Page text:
Your post [Men Are From Mars] was so great! I think the advice you offered Jessica was right on.
It is SO tough for a man to lose his job. My husband was so upset when this happened to him. He told me later that when he was told he was being laid off, he couldn’t stop picturing Tyler and me playing in the living room. He said it was so difficult for him not to cry in front of his boss.
He told me this later though, AFTER about a week of sulking and being impossible. You’re right–he was emotionally drained, and he just didn’t know what to do.
Many times, he goes to my father for advice because his own father passed away seven years ago. In this case, he was embarrassed to even talk to my dad because he felt like he wasn’t taking care of me.
I didn’t know what to do, either. I prayed about it a lot, and there were a lot of tears. Finally, I suggested we sit down after Tyler went to sleep and I just told him all of the reasons I love him and believe in him. I told him I was holding on just as hard as he was. He needed to hear that – he felt like such a failure even though he wasn’t saying so – his frustration was coming out of a lack of knowing what next step to take. He kicked the job search into high gear the next morning and got moving around the house until he could start the job he got, but more than that, his attitude changed. He got a little of his masculine confidence back because he could at least know that his wife was his biggest fan.
On the practical, helping-around-the-house side, he was also sort of lost, because he was used to me doing most of it and he just didn’t know what he was doing. I asked him to take over the laundry, something he doesn’t hate doing, and I showed him how to fold clothes properly. I asked him also to unload the dishwasher in the morning. Then I made a huge deal over the good job he did and thanked him a million times. Consequently, he felt good about helping, and did more without me asking him. Now that he is working again, he still does most of the laundry and says he doesn’t mind doing it. Since I work, too, I appreciate that very much.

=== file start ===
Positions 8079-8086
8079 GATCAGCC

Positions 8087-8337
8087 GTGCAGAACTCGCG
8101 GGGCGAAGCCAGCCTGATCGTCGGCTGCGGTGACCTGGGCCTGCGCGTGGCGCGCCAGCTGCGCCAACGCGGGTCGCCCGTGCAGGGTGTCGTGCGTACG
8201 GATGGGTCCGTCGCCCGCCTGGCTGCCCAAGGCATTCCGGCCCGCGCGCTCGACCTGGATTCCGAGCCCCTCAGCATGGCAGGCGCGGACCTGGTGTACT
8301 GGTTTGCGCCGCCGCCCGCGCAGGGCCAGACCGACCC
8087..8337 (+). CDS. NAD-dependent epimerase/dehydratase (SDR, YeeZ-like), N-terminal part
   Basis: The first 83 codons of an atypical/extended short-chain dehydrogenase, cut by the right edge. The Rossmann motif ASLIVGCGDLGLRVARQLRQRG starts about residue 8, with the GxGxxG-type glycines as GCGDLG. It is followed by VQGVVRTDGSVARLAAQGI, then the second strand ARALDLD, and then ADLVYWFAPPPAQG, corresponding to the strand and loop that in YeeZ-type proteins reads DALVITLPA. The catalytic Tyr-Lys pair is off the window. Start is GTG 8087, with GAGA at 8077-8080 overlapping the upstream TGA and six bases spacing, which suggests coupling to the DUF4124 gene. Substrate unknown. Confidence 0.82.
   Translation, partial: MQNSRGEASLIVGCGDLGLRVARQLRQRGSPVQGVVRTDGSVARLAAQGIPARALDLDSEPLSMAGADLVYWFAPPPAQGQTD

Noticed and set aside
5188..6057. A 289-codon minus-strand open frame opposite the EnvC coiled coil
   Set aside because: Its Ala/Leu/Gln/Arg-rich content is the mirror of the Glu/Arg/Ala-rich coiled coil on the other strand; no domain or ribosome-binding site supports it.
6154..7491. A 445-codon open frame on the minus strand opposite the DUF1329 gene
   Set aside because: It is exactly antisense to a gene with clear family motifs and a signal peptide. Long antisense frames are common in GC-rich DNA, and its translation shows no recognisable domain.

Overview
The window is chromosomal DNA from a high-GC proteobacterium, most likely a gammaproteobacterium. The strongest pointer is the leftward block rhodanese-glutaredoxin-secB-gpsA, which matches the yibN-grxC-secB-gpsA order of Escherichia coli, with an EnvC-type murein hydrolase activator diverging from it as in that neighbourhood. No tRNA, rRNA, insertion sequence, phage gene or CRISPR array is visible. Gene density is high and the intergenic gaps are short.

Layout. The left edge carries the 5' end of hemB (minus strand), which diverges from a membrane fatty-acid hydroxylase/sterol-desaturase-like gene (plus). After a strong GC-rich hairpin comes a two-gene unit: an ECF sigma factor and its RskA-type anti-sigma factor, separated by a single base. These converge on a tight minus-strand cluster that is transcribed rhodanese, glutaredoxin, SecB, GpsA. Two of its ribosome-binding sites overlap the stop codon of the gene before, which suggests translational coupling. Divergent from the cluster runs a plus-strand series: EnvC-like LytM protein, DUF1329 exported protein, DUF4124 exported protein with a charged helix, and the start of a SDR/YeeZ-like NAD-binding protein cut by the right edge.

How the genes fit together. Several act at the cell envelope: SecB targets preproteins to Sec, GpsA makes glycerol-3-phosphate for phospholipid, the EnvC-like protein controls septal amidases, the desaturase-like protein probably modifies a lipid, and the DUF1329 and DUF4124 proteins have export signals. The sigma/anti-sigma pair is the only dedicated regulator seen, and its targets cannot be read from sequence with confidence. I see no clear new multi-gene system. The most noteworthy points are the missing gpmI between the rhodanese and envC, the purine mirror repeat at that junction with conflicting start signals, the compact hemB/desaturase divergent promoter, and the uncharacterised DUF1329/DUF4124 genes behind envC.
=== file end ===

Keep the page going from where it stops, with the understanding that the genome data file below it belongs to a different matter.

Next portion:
Anyway, I never thought it would work out this way, but his time of unemployment actually ended up strengthening our marriage. Since he had to take a lower paying job and I am continuing to work for a while he works toward a job that can provide for the family alone, we are still growing in our relationship – working hard together does great things for a marriage.
Hope you’re doing well and your dad is feeling better every day.
I asked Ashley if I could share this letter with you today because I love the way she handled the situation and the steps she took to joyfully serve as his helpmeet at a time when he needed it most. I think that most of us can take a page from her notebook as we nurture our inner beauty, with a keen desire to grow. Let’s look at 8 ways she did that:
- She prayed for him—a lot.
- She suggested they talk. Not insisted, suggested.
- She reassured him that she loves him.
- She empathized with his situation by sharing his pain.
- She made an effort to understand things from his perspective.
- She showed him how he could help.
- She praised the work he was doing.
- She values the growth that times of testing bring to their marriage.
Cultivate inner beauty, the gentle, gracious kind
that God delights in. The holy women of old were
beautiful before God that way, and were good,
loyal wives to their husbands.
Sarah, for instance, taking care of Abraham,
would address him as “my dear husband.”
You’ll be true daughters of Sarah if you do the same,
unanxious and unintimidated.
~ 1 Peter 3:4-6, The Message
You are loved by an almighty God,
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